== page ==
April 6, 2018


The call comes as Deliveroo confirmed a “partnership” with a superannuation company – but which won’t actually involve them paying their workers superannuation.


“Food delivery riders are being ripped off. They are denied superannuation payments and are forced to work below minimum rates, and sometimes not paid at all during shifts demanded by the companies. This so-called partnership on superannuation by Deliveroo is an insult to these riders who deserve rights and protections set down under the law,” said TWU National Secretary Tony Sheldon.


Deliveroo also deduct 5% from their riders’ wages to cover third party insurance and fees associated with Deliveroo processing this insurance.


A survey shows three out of every four food delivery riders are paid below the minimum award wage, proving that the rates they are paid cannot cover their superannuation entitlements. Companies demand that riders sign up to shifts but if they receive no orders during that shift, they don’t get paid.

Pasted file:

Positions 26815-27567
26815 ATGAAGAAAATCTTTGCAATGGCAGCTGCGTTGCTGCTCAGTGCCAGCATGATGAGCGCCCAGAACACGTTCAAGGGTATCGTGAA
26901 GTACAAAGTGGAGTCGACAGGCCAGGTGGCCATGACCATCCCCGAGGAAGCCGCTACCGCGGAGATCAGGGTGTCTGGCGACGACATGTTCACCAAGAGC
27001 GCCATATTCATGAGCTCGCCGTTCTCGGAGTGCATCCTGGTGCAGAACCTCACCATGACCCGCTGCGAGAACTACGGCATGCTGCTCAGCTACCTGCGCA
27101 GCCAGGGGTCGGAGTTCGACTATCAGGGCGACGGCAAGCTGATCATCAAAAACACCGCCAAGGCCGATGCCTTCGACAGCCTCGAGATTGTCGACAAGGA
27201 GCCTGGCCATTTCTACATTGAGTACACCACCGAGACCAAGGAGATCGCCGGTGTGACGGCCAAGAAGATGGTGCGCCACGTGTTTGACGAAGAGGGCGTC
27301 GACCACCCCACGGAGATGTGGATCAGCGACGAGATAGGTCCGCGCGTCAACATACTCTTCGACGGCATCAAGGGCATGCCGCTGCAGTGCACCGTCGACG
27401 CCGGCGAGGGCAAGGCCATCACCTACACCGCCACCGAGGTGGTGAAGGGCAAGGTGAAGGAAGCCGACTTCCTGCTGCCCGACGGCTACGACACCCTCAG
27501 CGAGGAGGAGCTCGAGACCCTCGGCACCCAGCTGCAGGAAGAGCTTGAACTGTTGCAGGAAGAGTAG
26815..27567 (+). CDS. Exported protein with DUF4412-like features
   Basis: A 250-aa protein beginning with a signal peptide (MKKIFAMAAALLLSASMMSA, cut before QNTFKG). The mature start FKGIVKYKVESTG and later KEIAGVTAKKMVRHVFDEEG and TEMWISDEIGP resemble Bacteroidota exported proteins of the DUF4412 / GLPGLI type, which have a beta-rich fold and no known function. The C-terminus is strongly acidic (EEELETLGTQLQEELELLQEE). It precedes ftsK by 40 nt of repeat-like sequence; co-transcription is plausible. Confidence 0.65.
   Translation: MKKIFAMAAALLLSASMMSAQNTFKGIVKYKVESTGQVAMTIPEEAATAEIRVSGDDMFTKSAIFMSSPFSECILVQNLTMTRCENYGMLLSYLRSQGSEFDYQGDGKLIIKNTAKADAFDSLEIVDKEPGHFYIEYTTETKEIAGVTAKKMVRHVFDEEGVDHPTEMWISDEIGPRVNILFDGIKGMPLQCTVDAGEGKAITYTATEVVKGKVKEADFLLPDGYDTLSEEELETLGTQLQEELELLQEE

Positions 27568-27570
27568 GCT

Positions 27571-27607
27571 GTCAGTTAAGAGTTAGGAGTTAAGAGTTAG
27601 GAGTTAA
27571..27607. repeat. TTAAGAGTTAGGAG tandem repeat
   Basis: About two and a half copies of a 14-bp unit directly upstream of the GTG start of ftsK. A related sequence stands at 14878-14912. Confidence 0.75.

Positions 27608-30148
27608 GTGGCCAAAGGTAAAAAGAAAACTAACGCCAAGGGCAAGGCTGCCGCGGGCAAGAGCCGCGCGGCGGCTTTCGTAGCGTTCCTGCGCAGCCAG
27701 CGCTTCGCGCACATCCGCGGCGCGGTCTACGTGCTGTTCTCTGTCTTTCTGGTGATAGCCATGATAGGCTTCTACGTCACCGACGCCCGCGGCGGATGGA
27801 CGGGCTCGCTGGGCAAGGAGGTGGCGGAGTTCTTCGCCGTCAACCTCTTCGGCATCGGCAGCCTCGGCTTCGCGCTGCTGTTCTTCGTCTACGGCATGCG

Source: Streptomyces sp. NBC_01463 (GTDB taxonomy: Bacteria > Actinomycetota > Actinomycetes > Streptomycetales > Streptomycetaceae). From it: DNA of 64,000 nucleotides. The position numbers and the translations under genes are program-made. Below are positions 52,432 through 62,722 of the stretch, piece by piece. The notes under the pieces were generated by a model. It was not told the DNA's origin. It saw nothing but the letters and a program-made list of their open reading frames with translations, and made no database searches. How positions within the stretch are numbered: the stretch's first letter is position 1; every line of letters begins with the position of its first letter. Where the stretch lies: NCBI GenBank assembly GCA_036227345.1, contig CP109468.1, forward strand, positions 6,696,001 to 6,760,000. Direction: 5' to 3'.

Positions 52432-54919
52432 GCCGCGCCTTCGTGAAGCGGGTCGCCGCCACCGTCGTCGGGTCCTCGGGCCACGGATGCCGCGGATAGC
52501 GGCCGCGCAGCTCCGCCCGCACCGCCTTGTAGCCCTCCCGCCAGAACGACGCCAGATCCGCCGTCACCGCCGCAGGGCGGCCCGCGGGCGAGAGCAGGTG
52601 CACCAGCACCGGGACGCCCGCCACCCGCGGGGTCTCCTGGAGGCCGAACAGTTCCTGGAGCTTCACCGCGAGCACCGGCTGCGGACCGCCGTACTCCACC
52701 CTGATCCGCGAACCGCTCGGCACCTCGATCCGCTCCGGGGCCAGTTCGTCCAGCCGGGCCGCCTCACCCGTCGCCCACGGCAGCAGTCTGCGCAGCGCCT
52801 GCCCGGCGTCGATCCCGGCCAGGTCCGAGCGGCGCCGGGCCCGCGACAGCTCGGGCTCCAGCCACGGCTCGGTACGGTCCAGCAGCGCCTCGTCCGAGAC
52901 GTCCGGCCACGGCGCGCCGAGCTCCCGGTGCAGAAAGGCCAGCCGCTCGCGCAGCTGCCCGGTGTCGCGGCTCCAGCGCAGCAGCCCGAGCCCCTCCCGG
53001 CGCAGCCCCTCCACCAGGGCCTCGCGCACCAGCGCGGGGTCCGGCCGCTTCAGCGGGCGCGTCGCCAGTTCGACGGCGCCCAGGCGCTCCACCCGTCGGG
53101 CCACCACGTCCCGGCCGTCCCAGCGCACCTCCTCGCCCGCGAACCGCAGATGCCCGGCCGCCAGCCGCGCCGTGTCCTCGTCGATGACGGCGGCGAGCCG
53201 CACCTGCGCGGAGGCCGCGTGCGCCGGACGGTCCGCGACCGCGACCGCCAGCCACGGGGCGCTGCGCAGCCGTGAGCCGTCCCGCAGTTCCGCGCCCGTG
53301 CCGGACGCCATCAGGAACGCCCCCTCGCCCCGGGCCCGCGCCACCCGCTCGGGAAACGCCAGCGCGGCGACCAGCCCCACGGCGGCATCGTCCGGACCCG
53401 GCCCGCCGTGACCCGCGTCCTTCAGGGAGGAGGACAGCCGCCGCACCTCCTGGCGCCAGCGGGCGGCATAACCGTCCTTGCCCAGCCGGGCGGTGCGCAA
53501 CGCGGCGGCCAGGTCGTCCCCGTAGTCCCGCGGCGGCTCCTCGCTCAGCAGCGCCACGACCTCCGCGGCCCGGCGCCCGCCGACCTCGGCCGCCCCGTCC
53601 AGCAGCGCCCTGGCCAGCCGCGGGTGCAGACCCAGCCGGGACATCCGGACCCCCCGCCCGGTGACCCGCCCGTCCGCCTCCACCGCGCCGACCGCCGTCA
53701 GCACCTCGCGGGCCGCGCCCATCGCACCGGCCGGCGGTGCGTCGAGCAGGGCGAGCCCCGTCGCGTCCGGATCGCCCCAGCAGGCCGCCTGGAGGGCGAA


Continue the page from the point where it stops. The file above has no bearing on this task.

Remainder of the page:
Riders have protested in Melbourne and Sydney in recent months over pay and conditions. TWU riders have taken unfair dismissal cases to the Fair work Commission after Foodora sacked them. Riders are holding regular meetings to formulate a plan to challenge exploitation in their industry.


“The on-demand economy is a tired example of the old-fashioned exploitation at play in modern Australia. The year may be 2018 but for some workers it looks a lot like the 1800s. Meanwhile our Federal Government encourages these tech billionaires to exploit our communities, saying, in the words of Workplace Minister Craig Laundy the system “is working exactly as it was designed to function’,” Sheldon added.


Further information from the survey included:


  • almost 50% of riders said they or someone they know has been injured doing their job
  • over 70% of riders said they should get entitlements such as sick leave.
  • This is not a “pocket money job”:
    • 1 in 4 riders (26%) work full time hours (40+ hours per week)
    • 3 in 4 (76%) riders work 20 or more hours per week.
    • over 26% work more than 40 hours a week
    • The average age is just under 26 years

Survey results:

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